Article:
Strong Connections

At times, a person engages in a relationship built over years with a strong connection. The relationship has deeper meaning, higher investment, and is much more difficult to cease. Moreover, if the relationship is a healthy one, it’s critical to understand the gift of this type of connection throughout life. Consider romantic relationships, family members, friends, professional connections, and/or connections on social media.  It’s important to reflect on how comprehensive and significant this list is. Ask yourself- how many individuals do you feel intimately connected with? Even with the numerous individuals you engage with, there is only a segment that encompasses what individuals innately desire- mutually healthy, strong, consistent, intimate, and beneficial relationships where growth, change, vulnerability, love, and communication are supported and desirable for each person.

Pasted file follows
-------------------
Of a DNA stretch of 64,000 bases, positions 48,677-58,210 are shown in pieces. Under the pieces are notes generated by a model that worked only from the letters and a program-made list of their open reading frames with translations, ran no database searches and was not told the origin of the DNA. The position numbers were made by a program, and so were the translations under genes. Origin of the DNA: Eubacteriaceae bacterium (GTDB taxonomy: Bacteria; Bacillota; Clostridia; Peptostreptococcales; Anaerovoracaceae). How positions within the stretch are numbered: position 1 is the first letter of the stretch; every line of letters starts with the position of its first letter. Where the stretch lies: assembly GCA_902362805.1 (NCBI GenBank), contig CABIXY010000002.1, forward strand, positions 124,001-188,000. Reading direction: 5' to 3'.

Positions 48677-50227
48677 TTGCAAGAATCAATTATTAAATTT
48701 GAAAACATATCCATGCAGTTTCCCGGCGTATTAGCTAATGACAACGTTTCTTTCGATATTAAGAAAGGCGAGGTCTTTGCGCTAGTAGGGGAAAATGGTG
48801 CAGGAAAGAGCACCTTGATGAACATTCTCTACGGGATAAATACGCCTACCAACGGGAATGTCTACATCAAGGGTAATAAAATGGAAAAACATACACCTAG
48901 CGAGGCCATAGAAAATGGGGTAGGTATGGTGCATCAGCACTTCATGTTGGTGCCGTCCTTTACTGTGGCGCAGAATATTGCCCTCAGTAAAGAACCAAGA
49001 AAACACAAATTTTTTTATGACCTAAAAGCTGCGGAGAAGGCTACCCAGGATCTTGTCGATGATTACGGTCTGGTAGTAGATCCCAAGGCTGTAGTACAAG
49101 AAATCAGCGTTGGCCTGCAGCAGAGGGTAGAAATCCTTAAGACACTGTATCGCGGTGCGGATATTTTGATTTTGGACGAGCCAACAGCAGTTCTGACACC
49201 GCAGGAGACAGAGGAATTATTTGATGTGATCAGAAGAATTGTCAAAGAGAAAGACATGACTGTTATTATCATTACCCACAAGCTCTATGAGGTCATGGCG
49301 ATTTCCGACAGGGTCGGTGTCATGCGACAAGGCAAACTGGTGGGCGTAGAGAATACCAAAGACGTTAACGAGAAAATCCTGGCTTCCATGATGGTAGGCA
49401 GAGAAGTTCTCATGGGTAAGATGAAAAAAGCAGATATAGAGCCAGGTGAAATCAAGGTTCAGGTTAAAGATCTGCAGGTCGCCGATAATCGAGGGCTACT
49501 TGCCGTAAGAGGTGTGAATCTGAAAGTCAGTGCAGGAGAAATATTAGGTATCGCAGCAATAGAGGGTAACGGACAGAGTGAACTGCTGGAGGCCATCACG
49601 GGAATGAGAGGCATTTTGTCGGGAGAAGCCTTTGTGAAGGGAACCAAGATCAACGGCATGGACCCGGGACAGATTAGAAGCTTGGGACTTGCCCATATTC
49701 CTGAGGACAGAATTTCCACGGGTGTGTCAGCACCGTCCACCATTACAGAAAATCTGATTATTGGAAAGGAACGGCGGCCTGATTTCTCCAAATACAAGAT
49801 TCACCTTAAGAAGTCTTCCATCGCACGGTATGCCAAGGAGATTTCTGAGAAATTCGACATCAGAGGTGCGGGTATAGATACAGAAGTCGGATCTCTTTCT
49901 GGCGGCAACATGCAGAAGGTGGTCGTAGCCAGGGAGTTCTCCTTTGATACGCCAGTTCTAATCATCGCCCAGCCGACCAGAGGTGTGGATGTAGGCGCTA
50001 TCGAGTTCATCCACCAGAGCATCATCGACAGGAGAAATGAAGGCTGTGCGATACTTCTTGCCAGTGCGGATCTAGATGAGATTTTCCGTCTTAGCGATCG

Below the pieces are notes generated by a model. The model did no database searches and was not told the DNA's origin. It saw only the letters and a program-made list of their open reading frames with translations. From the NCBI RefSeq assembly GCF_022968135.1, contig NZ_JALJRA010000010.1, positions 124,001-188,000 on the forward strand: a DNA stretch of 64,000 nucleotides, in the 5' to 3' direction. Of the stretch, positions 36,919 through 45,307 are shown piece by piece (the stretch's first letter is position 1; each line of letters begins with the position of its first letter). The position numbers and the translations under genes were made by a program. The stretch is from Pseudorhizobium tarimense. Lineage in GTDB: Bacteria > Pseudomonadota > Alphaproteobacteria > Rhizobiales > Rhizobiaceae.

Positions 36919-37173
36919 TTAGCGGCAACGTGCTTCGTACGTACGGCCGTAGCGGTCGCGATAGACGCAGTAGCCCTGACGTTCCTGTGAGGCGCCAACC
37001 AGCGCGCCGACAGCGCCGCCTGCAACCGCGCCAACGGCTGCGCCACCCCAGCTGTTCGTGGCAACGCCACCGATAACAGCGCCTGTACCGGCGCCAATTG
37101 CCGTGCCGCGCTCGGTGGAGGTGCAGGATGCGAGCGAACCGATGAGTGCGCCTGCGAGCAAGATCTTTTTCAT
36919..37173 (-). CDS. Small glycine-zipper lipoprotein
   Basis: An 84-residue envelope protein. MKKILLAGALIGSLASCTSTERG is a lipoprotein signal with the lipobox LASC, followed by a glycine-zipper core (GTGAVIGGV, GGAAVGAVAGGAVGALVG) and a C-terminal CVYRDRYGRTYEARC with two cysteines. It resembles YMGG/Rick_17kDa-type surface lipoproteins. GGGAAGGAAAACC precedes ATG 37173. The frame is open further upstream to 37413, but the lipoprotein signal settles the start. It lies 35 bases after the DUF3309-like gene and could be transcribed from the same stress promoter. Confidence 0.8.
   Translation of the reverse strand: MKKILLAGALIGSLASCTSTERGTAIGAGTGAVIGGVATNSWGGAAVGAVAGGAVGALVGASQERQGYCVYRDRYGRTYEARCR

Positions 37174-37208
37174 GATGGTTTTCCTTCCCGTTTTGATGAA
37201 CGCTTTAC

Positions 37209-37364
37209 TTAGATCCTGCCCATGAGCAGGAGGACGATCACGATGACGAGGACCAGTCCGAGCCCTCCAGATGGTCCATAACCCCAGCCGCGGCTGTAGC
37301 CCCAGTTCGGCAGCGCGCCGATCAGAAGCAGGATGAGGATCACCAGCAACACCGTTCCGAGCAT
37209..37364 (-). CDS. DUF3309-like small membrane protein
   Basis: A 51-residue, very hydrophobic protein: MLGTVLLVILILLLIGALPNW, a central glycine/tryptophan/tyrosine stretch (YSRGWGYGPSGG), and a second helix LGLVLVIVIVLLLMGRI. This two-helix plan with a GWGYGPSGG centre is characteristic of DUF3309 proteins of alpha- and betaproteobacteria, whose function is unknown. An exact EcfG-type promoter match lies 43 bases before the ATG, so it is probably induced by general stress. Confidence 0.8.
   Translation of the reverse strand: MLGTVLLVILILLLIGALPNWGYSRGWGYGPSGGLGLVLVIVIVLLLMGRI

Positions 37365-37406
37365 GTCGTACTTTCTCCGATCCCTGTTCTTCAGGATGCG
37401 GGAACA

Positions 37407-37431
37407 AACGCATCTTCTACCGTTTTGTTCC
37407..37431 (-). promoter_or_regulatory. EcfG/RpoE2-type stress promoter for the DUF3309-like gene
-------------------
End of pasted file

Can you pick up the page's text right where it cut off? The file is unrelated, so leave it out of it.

Note: Article: 3 of 6 discussed the benefits of increasing healthy communication. Article: 4 of 6 will discuss ways to increase healthy communication as part of developing and reinforcing long-term relationships. Furthermore, Article 4 of 6 focuses on the messages you received in life, how others perceive your communication, proactive listening, humor, trust and safety, compromise, and the risks of being open. The two articles in the series partner with one another to encompass a wider range of elements regarding communication.